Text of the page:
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I am under impression that the first syllable in a word gets a dakuten when it is transformed into voiced form under the effect of rendaku. But in the idiomatic expression 様みろ {ざまみろ}, the kanji 様 which is read as さま gets voiced and obtains the dakuten without any rendaku. How did that happen? Apart from saying "well, it's a set phrase so just accept it as is", could there be any reason, etymologically speaking, why it became ざま?

Also, are there any other scenario where words get voiced/dakuten without rendaku?

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According to J-J dictionaries (e.g. 大辞林{だいじりん}), ざま exists as an independent word, although derived from さま, taking a similar meaning with a negative/jeering sort of nuance.

Would you count くらい・ぐらい as another example?

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ぐらい is always used after another word. – user458 Sep 20 '11 at 13:55
@sawa err, so is くらい, no? And is it not independent when one says "どのぐらい?"? I'm not sure I understand. – Axioplase Sep 27 '11 at 5:23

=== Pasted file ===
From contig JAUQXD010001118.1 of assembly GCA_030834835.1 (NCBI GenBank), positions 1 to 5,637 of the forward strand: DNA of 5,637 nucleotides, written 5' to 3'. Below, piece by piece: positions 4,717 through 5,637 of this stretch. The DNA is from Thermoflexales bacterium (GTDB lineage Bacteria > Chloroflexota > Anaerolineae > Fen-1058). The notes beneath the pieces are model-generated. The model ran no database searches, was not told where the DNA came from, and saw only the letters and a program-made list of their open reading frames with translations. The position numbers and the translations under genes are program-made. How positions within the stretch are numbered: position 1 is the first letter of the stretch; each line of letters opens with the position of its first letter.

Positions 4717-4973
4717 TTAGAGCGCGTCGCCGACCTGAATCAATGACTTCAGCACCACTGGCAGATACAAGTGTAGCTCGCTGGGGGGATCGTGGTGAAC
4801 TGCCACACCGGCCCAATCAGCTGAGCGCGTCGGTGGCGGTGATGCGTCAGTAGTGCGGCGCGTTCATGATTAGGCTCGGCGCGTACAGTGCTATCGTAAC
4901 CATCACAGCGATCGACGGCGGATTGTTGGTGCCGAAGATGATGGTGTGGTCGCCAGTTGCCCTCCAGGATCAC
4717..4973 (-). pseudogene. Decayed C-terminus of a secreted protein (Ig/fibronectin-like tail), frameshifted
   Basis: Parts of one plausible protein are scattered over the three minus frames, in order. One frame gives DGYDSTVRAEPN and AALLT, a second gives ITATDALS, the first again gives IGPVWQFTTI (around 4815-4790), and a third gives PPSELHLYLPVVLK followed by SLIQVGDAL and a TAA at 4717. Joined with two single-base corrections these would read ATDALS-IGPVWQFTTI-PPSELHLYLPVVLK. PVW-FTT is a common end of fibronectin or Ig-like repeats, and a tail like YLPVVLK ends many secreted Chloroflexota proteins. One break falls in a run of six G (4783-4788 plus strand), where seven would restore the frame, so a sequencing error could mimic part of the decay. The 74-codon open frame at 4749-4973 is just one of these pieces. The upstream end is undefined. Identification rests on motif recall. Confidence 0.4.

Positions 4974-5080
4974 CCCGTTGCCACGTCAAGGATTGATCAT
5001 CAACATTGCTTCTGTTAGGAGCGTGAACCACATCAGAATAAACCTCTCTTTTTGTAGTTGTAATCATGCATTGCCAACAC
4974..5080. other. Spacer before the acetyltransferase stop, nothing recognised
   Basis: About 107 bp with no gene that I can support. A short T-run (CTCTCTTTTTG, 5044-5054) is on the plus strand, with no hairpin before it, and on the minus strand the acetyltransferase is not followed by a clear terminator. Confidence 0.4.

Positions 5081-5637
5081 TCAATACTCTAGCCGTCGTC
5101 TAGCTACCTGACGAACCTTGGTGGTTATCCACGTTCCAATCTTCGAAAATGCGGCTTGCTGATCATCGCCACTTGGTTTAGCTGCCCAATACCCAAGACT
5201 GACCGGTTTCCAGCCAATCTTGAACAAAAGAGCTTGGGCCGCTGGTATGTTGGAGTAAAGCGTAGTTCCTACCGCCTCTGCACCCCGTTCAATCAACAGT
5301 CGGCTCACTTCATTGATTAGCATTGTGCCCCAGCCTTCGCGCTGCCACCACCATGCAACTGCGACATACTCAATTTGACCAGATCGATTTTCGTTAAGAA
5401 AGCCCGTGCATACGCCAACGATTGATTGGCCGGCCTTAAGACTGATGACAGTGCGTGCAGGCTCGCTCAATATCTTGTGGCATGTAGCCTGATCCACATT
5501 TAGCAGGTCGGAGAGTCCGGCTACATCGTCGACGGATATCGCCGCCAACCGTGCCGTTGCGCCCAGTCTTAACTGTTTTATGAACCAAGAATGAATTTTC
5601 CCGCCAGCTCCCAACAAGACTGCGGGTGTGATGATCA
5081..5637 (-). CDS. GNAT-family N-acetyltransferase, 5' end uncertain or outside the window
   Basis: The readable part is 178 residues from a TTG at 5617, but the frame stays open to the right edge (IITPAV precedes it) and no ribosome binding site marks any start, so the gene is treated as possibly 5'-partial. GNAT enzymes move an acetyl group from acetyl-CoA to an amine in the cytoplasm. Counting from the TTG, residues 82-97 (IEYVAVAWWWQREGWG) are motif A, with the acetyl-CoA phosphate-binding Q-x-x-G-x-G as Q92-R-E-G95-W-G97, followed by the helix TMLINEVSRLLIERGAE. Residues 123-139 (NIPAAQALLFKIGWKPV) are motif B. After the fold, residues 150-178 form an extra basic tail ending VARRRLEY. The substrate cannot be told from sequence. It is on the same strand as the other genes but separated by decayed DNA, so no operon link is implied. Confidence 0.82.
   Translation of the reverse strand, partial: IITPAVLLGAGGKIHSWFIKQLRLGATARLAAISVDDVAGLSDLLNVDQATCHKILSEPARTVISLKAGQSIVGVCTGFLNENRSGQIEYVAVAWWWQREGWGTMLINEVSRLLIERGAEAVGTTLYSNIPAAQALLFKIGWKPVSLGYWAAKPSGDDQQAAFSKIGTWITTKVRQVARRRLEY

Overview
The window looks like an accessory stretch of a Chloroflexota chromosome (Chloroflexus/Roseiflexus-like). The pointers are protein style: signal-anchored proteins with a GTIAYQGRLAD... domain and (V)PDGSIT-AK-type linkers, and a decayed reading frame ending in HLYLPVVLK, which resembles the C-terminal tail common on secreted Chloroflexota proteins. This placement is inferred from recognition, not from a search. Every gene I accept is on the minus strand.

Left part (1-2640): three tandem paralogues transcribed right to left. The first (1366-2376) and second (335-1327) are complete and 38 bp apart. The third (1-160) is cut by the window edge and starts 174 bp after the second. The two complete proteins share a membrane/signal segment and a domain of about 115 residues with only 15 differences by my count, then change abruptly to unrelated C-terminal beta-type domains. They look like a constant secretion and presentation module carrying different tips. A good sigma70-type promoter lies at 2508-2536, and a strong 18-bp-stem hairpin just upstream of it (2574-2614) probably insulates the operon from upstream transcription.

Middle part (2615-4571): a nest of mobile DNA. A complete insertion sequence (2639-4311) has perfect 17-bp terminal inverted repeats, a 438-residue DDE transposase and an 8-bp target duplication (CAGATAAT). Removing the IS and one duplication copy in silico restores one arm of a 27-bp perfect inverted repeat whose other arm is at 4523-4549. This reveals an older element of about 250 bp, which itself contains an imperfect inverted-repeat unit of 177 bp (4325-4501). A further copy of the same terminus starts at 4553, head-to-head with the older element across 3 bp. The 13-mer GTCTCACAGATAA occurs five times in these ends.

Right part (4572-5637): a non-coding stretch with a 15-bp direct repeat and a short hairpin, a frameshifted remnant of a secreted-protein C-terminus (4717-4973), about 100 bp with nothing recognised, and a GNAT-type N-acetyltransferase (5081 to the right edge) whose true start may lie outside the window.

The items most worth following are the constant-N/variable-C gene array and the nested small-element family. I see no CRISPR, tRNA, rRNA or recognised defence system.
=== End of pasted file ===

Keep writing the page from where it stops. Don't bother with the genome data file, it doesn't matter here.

@Axioplase Rendaku is an optional rule. There are rules that tells you when it does not apply (Lyman's law, or Obligatory Contour Principle), but there is no rule that tells you when it applies. So, くらい and ぐらい are not complementary. they both always appear after another word. I mentioned ぐらい because whether or not it is rendaku is what is relevant to the question. I am not sure if どのぐらい is grammatical. I would say どれくらい or どれぐらい. In the latter, it is obviously rendaku. – user458 Sep 27 '11 at 5:48
@Axioplase Pedantic note: くらい was original an independent word meaning "position", "level", etc. (example given in 日本国語大辞典from Genji Monogatari: 三位のくらひ贈り給ふよし...). As an independent word like this, it is only pronounced くらい; only the particle can be voiced. – Matt Oct 8 '11 at 14:11
@Matt, くらい is still very much used with that meaning. – dainichi Jan 25 '12 at 15:36

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